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Markkula Center for Applied Ethics

Alright, Don’t Ban Political Ads, but Can We Disable Likes and Shares?

Jack Dorsey

Jack Dorsey

Subramaniam Vincent

Jack Dorsey, CEO of Twitter (AP Photos)

Subramaniam Vincent is the director of Journalism & Media Ethics at the Markkula Center for Applied Ethics at Santa Clara University. Views are his own. 

This article is a follow up to a previous post, “Ad Wars: The missing American public.”

There has been much thoughtful debate on the pros and cons of Twitter’s statement of intent to ban political ads, in the context of Facebook’s decision not to. But lurking underneath this debate is a deep and devilish design that isn’t about to go away. 

Let’s look at one useful part of the debate itself — the differences between broadcast and social media. Forced to respond to moral pressure, Facebook’s Zuckerberg defended its decision to allow political ads in the name of free speech and also in comparison to broadcast media that are required to run ads from competing political players. Twitter’s Dorsey defended his decision to initiate a ban citing that the online political ads presented entirely new challenges to civic discourse, and it was worth taking a step back. And yet social media ads allow smaller and less well-funded actors to take on big incumbents using political ads that cost less than broadcast. There are no easy answers here.

Yet, one problem did not get much attention in the debate, though Dorsey’s justifications came close.

Despite their morally-grounded claims of connecting humanity for the greater good and offering voice to billions of people, social platforms can also enable great harm, sometimes at frightening speed. By liking, sharing, retweeting and forwarding, we the users become the social broadcasting affordance itself, and algorithms are our engine. These features are all enabled on ad posts too. So when we like, share and retweet political ads carrying lies and falsehoods, we drive their reach further. And when political ads use divisive and manipulative messaging that exploit tribalistic identity and emotions, it is our biases and behavior that deliver the social broadcasting to the messages or ads with which we engage.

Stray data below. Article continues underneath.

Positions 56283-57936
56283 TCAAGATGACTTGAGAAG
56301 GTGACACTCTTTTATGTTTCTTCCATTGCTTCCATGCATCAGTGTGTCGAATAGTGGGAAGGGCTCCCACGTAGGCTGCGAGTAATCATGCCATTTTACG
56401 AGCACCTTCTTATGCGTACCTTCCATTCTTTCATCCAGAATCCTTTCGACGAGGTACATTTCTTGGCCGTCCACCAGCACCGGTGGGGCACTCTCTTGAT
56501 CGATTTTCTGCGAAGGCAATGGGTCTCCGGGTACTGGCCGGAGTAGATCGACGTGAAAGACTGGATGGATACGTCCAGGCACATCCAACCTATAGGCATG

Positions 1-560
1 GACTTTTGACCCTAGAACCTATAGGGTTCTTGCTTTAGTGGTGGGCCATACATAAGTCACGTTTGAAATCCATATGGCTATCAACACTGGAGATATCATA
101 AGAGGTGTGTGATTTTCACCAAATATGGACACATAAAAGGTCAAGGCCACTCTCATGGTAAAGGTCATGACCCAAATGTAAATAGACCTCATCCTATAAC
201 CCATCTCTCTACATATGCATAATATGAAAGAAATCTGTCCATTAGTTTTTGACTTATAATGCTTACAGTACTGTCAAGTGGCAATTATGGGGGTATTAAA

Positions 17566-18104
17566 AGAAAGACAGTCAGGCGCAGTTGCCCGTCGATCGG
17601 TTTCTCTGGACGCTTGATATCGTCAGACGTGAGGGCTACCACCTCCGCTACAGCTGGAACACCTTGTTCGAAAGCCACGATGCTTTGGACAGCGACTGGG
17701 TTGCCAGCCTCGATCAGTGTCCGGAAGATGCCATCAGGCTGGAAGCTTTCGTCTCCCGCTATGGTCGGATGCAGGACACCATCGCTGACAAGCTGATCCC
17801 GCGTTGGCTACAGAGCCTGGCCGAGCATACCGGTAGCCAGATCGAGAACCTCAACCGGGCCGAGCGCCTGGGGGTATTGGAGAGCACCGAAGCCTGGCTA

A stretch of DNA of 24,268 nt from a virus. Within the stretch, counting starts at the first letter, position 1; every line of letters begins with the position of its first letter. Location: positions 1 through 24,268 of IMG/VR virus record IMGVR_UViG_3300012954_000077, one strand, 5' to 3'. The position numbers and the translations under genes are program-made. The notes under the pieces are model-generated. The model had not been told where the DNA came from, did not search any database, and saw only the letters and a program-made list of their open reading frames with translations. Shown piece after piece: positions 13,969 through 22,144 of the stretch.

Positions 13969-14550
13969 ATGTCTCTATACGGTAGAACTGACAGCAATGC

In sum, we, the people who use social media, become ethically implicated with the platforms in the harm such messages cause to democratic discourse. This is a fundamental difference between political ads on broadcast media and social. Yes, the same deceptive political ads may run on broadcast too. Such ads have been running for years in American hypercompetitive politics. But distribution or reach in broadcast media is not created in participation with people. Broadcast is a traditional one-to-many medium, where messages last on air for 30 seconds, and after we consume them, we’re done.

Recognizing this situation then warrants a new set of questions concerning the ethics of design. They include:

  1. Should social media features such as like, share, retweet and forward be offered universally to ALL of our posts and ads? 
  2. If Facebook wants to say they are modeling their ad policy after broadcast media, can they follow the same for the distribution of political ads too, i.e., take out the social share features and custom audience targeting altogether?
  3. Let’s say political ads were sent to fact-checkers, and some ads are indeed flagged with false information notices. Why not also consider disabling the social buttons for those ads? 

These questions go to the core of product development and design as a discipline. They get less attention and must be elevated in our discourse about social and democracy. Aside from all the high-minded discourse on free speech and bans, we also need to sum up a creative and ethical will to ask what democratic frictions and guardrails are needed on social media.

Dec 6, 2019